in the history of Canada, and that the one thing which we need to-day is a policy of development which will bring together and relate closely the maritime provinces, the industrial provinces of Ontario and Quebec, the prairie provinces, and British Columbia. There is no value in an isolation policy, and the government will be doing a great work if, in the diamond jubilee of confederation year, they inaugurate a policy whereby every place, every province, in Canada will participate justly and equitably in federal government.

The port of Prince Rupert is the greatest fish producing centre in Canada. Figures after all are very dry, and I notice that last week when members speaking began to cite figures, many took no notice. But nevertheless no one can realize the wonders of Canadian commerce if he does not take an interest in figures. In the season of 1926 just closed, what do I find as regards the port of Prince Rupert, which is district No. 2 of the three great fishing districts of British Columbia? I find that the wdiole salmon pack for British Columbia in 1926 was 2,605.000 cases of salmon, and of that the Prince Rupert district alone produced 1,376,300 cases-in other words, nearly 60 per cent of ihe total export of salmon. We have a great fishing industry; we have in the port of Prince Rupert alone nearly $2,000,000 invested in salmon boats and halibut boats. We have contiguous to Prince Rupert a district so rich in its mineral wealth that one mine fifty miles from Prince Rupert in the last six years paid in dividends alone the sum of $8,600,000. We had a new mine opened up a few months ago called the Topley mine. It is bonded for $200,000 cash, and it is the belief of those who understand mining properties that in a few years it will be a second Premier mine, and probably a rival of the great Trail smelter. Then we have within sixty miles of Prince Rupert the great Anyox Copper Smelting Company. We have everything in that district that the people of Canada should be proud of, and yet the people are disappointed at the way they have been treated. What they need is transportation. That is the outstanding need in central British Columbia to-day, and if the Canadian National management, who are so anxious to make their hne successful, would only realize that an expenditure in this territory would bring them a good return on their capital investment, I am sure they would not delay in coming to the aid of these people.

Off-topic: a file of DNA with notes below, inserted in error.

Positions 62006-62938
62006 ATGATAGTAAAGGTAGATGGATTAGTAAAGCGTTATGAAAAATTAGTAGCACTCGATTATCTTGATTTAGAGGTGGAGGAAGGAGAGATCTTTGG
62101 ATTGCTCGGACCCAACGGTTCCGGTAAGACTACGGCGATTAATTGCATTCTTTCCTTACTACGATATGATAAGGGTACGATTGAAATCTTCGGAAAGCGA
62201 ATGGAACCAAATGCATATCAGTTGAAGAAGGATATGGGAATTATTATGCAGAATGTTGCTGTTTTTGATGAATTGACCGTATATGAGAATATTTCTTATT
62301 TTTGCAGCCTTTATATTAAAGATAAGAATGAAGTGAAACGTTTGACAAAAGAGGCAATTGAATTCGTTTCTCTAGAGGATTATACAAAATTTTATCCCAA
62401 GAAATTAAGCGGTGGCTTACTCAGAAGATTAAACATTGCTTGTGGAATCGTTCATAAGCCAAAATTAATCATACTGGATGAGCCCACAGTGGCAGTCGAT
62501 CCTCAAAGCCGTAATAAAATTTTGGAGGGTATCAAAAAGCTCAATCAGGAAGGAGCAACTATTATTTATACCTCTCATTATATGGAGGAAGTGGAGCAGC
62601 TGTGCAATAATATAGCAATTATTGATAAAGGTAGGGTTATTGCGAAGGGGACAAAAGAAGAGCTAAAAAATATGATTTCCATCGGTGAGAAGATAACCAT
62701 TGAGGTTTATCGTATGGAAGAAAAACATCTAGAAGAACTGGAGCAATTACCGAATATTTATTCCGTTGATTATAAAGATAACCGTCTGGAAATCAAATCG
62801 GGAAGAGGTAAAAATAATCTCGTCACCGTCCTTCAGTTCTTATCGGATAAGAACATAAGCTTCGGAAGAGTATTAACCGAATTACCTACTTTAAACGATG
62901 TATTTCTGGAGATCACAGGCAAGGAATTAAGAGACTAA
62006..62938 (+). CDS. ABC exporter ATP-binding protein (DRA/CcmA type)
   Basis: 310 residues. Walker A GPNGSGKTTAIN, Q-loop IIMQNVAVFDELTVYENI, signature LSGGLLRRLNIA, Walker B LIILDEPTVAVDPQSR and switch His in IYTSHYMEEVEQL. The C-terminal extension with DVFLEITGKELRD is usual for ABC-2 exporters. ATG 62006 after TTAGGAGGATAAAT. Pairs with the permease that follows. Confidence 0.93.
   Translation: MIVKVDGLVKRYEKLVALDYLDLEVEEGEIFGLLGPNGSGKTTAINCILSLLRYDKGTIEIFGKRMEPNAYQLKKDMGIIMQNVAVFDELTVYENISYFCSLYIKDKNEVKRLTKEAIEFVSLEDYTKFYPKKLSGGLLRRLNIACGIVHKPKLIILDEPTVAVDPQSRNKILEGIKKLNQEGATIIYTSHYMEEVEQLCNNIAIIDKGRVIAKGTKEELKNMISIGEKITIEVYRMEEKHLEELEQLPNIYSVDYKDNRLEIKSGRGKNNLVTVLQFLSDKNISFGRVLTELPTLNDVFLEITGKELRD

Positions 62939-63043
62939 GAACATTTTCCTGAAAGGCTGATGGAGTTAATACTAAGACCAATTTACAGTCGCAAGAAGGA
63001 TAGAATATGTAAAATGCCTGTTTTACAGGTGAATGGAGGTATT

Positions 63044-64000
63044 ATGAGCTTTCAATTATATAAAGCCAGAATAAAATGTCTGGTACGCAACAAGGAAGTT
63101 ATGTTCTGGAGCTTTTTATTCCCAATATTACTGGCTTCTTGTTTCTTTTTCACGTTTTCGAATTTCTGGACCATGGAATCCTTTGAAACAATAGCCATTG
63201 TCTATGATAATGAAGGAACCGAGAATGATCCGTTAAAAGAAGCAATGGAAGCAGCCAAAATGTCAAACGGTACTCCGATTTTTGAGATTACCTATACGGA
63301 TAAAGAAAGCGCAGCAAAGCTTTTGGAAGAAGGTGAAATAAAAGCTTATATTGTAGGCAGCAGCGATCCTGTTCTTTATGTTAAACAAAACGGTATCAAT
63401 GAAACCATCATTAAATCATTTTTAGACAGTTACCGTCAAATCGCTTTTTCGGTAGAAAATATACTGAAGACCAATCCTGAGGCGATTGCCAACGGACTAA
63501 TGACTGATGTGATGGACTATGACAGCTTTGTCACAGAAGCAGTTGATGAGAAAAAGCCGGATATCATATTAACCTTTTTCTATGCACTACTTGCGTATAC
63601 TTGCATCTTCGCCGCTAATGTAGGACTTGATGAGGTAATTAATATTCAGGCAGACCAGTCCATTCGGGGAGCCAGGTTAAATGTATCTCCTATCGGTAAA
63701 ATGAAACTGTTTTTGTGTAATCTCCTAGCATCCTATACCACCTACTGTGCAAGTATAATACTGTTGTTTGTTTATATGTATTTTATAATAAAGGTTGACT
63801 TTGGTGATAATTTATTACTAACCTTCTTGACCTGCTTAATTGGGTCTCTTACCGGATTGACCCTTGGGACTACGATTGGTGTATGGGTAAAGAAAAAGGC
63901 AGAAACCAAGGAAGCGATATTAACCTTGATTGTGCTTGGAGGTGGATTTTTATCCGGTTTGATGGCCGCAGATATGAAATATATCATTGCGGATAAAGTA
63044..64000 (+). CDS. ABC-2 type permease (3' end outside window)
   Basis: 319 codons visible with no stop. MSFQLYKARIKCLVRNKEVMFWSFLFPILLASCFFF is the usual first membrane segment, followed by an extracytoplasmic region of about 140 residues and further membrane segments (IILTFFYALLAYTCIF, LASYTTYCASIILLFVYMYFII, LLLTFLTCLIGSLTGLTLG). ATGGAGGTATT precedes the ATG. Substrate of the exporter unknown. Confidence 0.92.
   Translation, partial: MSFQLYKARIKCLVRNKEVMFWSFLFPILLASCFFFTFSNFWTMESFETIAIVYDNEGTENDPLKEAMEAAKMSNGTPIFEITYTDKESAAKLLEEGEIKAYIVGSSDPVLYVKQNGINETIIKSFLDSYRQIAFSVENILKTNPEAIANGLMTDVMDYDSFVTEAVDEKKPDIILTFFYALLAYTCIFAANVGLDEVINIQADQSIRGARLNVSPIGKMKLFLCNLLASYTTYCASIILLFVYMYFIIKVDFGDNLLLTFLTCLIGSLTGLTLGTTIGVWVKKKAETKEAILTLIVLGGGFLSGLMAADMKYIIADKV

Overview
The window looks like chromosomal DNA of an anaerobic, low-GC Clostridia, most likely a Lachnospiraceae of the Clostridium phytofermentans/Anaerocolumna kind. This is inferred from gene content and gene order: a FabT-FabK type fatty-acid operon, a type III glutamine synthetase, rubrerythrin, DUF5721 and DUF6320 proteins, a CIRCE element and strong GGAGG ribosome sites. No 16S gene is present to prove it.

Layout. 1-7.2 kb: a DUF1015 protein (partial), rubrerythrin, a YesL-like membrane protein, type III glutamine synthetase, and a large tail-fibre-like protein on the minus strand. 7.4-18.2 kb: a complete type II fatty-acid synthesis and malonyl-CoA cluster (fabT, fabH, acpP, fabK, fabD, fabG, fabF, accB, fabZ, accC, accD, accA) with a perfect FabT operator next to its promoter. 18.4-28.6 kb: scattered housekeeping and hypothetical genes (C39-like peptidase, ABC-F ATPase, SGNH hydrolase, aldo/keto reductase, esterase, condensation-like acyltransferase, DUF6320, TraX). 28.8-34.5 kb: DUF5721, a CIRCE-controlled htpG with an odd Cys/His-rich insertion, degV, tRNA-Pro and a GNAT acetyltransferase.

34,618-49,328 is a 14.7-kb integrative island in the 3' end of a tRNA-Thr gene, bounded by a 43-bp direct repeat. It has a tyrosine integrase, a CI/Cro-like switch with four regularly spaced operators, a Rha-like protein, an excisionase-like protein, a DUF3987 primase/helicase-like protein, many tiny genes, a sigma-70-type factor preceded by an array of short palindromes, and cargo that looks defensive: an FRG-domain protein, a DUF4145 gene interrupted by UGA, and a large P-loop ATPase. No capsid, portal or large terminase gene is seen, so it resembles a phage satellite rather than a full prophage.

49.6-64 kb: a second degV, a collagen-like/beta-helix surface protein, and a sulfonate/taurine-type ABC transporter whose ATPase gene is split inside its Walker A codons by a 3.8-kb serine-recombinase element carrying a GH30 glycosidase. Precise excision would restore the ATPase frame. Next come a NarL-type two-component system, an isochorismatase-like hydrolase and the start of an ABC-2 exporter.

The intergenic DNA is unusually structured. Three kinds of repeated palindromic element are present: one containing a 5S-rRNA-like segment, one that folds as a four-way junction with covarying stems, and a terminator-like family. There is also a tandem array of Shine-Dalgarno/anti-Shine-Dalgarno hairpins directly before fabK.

I have little further to say. I may have erred somewhat in my presentation of these matters, but I am a new member and perhaps I am not advanced enough to be able to cloak my thoughts. I say with Shakespeare

The Budget-Mr. Brady

in Macbeth that "Security is man's chiefest enemy." There is no government, I care not where they are or how strongly entrenched they may be, that can continue to turn a deaf ear to the aspirations of the people; for if they do the day will surely come for them, as it came for Macbeth, when the hopes they built upon will dwindle away. I am not saying this in any personal way, but it does seem to me that the hour has come, Mr. Speaker, when at least the two great parties in this House, though they may choose to differ on major questions, should at least agree on minor ones and unite in putting through good legislation and in giving good progressive government for the good of the people as a whole. Mr. Speaker, the people are thinking to-day, and they are wondering why it is that in an era of such great prosperity for Canada, many sections of this country are not participating in that prosperity. May I express the hope that 1927 will be for Canada a year of progress and prosperity in which every part of the country will share. May we see in our Dominion a great and a happy people without many problems, and leading the way in good, sane and progressive government. t